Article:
In a recent episode of The Bartholomewtown Podcast, United States Senator Sheldon Whitehouse (D, RI) laid out strategies which he believes Senate Democrats - and Republicans - may utilize to contain some of the extreme elements of The Trump Doctrine.
During our wide-ranging conversation, Senator Whitehouse, who emerged as an early, frequent and vocal opponent of the President, suggested a blend of legislative mechanics and moral gut-checks on Senate Republicans could allow the minority Democrats to significantly maneuver the chamber’s agenda.
Bill Bartholomew: You've been a critic of the President. What do you believe is the most important thing that the Senate can do now to contain the policies of Donald Trump, given that you will still, as Democrats, be in the minority?
Sheldon Whitehouse: A lot of it is going to have to do with a calling him out, and trying to shame the Republicans into doing a little bit of oversight. They would like to do as little as possible, but there are times when you can shame them into having to do some oversight. I think when the family separation policies started to be deployed, we put so much pressure on the Republicans to do a hearing that ultimately they felt they had to do something. They had a private briefing from administration officials, and that array of administration officials who came in were so horrible and we're so wretched that it really embarrassed the Republican Senators. I think at that point they felt they kind of had no choice but to actually have a public hearing and that didn't go well for them either and trump ended up reversing at least nominally reversing a that policy.
So, there was an example of how by putting moral and public pressure onto the Republicans, we actually forced first, A debriefing, then a hearing and then it changed. I think we can still do that.
We also now have the ability to urge our (now majority Democrat) House colleagues. Congratulations, (Rhode Island Congressmen) David Cicilline and Jim Langevin for being in the House majority. A lot of hard work on both their parts, much appreciated.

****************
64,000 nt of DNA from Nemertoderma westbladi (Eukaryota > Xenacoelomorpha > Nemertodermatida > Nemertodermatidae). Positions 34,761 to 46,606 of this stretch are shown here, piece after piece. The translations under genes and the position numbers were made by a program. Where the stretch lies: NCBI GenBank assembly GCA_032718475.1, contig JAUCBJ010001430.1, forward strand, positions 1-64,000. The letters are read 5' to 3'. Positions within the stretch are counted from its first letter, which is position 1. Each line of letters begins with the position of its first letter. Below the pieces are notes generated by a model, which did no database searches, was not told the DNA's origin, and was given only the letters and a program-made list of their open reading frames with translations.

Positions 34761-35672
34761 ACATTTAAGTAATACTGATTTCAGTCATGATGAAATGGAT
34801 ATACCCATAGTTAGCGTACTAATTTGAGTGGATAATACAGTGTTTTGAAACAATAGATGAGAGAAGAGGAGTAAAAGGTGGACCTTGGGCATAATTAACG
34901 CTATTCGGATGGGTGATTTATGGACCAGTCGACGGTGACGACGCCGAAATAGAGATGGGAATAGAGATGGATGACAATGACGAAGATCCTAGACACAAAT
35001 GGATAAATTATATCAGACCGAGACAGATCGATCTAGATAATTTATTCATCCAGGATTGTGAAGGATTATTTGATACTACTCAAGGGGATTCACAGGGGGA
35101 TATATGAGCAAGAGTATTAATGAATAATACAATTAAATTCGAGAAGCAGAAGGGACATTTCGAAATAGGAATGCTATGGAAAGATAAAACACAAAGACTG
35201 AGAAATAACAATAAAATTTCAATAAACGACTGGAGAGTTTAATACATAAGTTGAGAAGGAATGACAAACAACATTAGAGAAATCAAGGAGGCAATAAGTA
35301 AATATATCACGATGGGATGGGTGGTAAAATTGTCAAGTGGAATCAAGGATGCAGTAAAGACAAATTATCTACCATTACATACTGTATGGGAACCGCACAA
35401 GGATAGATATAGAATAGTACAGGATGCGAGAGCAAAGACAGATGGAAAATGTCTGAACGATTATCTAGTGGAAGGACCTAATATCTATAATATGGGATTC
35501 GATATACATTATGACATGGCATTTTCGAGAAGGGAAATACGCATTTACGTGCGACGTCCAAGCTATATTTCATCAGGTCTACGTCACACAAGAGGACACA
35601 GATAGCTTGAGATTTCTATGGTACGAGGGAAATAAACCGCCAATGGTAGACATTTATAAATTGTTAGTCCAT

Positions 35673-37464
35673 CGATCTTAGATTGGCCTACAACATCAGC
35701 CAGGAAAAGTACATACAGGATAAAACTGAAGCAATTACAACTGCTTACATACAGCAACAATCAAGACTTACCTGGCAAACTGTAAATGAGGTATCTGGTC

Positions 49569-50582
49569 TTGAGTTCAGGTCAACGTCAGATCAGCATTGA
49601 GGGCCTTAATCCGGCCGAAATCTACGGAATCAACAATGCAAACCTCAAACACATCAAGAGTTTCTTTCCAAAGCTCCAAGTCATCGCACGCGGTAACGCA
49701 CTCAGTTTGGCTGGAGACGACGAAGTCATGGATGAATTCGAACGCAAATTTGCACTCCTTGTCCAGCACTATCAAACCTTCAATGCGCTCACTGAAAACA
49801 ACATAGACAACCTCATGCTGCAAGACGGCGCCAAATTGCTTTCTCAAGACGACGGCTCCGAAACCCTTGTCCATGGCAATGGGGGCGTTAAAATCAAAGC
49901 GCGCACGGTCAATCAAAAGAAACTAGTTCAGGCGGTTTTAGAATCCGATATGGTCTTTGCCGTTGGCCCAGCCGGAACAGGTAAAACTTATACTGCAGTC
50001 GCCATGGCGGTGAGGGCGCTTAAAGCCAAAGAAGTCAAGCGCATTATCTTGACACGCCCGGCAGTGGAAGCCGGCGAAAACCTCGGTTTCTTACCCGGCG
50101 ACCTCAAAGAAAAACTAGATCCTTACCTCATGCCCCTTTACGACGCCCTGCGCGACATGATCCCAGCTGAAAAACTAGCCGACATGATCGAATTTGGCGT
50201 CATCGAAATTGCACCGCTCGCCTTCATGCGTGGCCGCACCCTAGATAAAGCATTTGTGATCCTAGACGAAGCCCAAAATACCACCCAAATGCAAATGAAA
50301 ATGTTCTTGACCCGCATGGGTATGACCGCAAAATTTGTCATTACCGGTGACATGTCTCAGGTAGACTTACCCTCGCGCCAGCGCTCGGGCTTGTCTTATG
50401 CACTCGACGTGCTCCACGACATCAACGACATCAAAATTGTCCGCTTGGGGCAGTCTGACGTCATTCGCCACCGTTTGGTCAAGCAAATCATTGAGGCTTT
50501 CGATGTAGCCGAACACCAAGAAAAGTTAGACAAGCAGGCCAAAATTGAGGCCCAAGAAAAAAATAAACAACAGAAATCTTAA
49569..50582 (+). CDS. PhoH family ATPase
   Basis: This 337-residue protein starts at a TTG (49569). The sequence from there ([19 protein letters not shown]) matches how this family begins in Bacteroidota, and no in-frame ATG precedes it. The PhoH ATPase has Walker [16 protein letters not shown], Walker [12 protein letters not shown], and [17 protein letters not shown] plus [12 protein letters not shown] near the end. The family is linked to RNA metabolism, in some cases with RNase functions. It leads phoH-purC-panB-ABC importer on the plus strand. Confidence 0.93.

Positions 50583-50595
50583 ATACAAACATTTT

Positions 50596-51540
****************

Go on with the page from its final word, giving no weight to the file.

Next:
We now also have the ability to go to the chairman of the House and ask them for gavels. If you are a Republican Senate chairman and you can bottle up some problem of the Trump administration's, you might very well be willing to do that. But if over on the House side, a Democrat chairman is gonna, let her rip on that problem and you will not have bottled anything up successfully, what you'll be doing is missing out on the fun of oversight and looking like a fool for not taking an interest in something that is becoming more and more evident every day is the House hearings.
Suddenly that changes the dynamic a little bit and suddenly it's not so much fun anymore to be a complete obstructor. So, we might actually, because of where the House is, be able to push our Republican colleagues to be a little bit (more serious) in their oversight.
You may have actually seen an of example of this with the Energy Committee. Lisa Murkowski, a really terrific person, has just agreed to have hearings on climate change on the Senate Energy Committee. I'm not sure that she would have been willing to do that had it not been apparent that the related committees in the House are all going to be gearing up.
BB: Right. It's the politics of practicality, I suppose just wanting to be part of the action plus also not being on the wrong side of history.
SW: Plus what's the point in trying to prevent oversight if it's going to happen anyway?
To hear the complete episode of The Bartholomewtown Podcast featuring Senator Whitehouse visit bartholomewtown.com.
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